Monday, June 9, 2008

How to Break Into a Password Protected Windows XP

Here are two simple ways to access Windows with Administrator rights and privileges if:
You have password protected your Windows XP system and can’t remember the password(s) to login regularly.
You’ve forgotten the password to an Administrator account and have lost the ability to change any of the vital system settings.
The first method is incredibly easy. Whenever Windows XP is installed on a system, it creates a default administrator account called “Administrator” and by default this account is not password protected. Therefore, if you bought a brand name computer (such as Dell, HP, Compaq or Sony) or installed Windows XP yourself, you should be able to login to the computer through the unprotected Administrator account.
The previous author wrote the login to the unprotected Administratior account is normally accessible only through safe mode, but this is not correct. If the computer utilizes the welcome screen instead of the standard NT domain logon prompt, you can press Ctrl + Alt + Del twice to get to the logon prompt. You can access the Administrator account through the logon prompt without logging into safe mode. If the target system does not use the welcome screen or you cannot log off, continue following these steps.
Reboot your machine. Before the Windows Boot screen appears, press F8. Do not press F5 used on the NT/9x series of Windows. You will be be prompted with a boot options menu.
Select the “Boot Windows in Safe Mode” option.
After several screens this should bring you to the familiar ‘Welcome’ screen, except the colors will be reduced to 256 colors and 640×480 resolution because the primary graphics will have been set to the Windows Safe Mode software VGA adapter. You will not be able to change this mode even in Display options, while Windows is running in Safe Mode.
The ‘Welcome’ screen might display some of the users you had configured on your system, but most importantly it should display an icon for the user “Administrator”. If the default settings of your system haven’t been changed, there should be no password for this account.
Login and Press ‘No’ at the prompt, asking if you would like to continue using System Restore Mode and continue on to the User Settings in your control panel. Here you can change any of the other passwords for any other user on the account.
Make the changes you want and then reboot your computer. As long as you don’t press any keys (i.e. F8) during the boot-up this time, the computer will boot normally. You can then login as the User for which you set the password..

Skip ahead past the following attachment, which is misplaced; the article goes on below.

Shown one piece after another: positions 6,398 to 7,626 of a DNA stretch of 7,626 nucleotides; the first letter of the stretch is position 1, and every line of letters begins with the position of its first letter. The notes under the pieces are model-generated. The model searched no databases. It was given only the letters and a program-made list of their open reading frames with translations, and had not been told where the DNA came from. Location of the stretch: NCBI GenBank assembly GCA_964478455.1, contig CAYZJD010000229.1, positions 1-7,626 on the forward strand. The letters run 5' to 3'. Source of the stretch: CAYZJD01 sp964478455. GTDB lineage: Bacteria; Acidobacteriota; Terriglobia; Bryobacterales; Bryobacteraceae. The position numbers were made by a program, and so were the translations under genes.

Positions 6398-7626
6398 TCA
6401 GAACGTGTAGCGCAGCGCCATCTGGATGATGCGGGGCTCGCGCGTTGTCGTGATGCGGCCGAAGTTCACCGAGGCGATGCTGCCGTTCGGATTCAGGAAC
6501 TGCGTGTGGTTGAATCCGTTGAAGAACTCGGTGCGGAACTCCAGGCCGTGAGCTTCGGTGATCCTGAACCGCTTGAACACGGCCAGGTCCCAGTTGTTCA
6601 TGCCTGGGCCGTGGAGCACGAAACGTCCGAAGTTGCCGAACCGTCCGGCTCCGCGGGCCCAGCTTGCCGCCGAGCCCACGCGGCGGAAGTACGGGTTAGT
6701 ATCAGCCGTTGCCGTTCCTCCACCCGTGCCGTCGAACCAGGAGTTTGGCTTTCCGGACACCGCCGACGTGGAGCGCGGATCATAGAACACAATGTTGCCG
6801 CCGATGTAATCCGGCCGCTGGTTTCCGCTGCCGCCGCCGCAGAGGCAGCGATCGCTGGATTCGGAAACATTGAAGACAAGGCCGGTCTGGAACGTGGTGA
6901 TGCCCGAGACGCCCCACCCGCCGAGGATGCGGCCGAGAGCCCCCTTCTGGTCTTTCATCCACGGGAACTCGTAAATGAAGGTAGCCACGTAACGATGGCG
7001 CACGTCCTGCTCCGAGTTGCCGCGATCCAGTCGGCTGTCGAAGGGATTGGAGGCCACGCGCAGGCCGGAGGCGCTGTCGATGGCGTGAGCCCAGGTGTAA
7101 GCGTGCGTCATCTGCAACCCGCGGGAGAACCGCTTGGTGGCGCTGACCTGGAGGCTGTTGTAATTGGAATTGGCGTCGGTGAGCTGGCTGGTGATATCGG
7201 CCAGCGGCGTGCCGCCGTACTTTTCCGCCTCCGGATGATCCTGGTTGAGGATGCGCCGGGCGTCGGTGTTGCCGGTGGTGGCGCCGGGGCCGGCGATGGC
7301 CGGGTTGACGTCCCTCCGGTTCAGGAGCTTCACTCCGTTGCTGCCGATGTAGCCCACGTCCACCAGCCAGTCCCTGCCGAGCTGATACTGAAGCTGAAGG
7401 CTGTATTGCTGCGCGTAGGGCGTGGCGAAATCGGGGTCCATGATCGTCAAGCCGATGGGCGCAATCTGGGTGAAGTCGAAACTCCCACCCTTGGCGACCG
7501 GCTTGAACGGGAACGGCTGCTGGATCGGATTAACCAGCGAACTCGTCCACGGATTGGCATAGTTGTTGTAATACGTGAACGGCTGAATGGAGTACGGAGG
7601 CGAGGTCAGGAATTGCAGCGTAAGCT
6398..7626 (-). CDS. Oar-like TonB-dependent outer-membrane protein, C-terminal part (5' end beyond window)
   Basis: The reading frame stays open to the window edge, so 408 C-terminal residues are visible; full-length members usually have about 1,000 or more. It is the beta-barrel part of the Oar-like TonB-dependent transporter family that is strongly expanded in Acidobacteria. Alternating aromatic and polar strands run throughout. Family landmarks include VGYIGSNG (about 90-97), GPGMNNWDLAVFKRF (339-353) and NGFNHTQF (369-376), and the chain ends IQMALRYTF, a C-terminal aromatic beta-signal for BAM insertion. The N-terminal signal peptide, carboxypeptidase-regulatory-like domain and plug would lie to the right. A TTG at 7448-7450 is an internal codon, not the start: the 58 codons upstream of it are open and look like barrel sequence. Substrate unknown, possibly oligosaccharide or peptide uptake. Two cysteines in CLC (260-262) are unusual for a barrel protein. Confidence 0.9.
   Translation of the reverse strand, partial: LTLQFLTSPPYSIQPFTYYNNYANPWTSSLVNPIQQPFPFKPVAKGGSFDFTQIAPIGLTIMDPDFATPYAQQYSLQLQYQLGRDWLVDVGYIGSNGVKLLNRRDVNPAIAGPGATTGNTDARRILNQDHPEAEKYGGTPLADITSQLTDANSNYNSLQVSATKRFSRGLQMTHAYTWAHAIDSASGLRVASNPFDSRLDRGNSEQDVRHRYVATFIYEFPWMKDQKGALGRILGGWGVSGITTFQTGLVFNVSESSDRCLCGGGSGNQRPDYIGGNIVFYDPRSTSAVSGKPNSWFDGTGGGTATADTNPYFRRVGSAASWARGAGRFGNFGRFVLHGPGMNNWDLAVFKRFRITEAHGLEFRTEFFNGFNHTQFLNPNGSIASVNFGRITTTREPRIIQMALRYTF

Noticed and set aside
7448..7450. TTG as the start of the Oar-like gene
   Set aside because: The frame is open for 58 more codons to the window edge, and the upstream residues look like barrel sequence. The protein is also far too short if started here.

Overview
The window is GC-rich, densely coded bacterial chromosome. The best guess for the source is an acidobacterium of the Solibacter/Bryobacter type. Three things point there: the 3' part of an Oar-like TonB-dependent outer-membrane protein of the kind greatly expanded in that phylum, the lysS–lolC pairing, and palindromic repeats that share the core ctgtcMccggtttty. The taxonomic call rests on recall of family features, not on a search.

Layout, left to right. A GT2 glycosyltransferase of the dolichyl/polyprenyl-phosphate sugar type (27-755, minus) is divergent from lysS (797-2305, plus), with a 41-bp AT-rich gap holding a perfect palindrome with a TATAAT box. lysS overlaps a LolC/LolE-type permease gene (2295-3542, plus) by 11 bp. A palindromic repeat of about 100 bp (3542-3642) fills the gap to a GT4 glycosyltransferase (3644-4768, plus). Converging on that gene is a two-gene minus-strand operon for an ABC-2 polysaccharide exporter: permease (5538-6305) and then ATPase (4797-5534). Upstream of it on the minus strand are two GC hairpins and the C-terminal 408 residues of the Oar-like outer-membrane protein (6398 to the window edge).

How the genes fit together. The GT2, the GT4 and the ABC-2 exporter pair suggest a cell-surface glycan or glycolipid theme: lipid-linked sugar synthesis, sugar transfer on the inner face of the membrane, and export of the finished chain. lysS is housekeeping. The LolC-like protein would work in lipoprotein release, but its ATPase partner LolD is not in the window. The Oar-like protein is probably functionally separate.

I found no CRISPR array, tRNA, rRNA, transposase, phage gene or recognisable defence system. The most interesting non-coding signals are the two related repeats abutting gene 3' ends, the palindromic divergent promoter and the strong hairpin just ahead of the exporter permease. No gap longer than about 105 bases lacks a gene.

Some users are smart enough to password protect their Administrator account when they install windows. If that’s the case, you’ll have to know THAT password in order for this method to work.
Note there is a way to crack the windows “SAM” and system files to retrieve the original passwords you’ve forgotten. But this process is a little more complicated and isn’t always succesfull based on the complexity of the password you’re trying to retrieve


rtrg said...

I tried the first method and it simply does NOT work. I can only sumise that the PARENT password protected his own login to prevent the KIDS from not only accessing the PARENTS part of the system but to protect them from makeing any changes on THEIR part of the system. That is where I find myself with this tower. If you can help reply to

nide said...

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Anonymous said...

Thanks I have a question. My separated husband stole my computer and most of the house while I was having surgery for broken collar bone caused by him. Anyway he took my personal computer which was password protected. I just got it back and he got in and was reading my attorney client emails from the last week and freaking out. Can I prove it someday on my computer?

Thanks please answer quickly

Lisa dial

Anonymous said...

Hi Lisa,

Depending on what he was looking at on your computer, you can certainly tell when certain files were last accessed. If you we're in surgery or the hospital and certain documents were opened there are metadata fields that you cannot see that track field is last accessed date. For loose edocuments like word or PDF a little easier. For email alittle not turn on the computer and do this yourself. Look up computer forensics experts in your area. They may need to testify and act as experts to prove it. Generally 200 plus per hr, but worth it if he did what u say.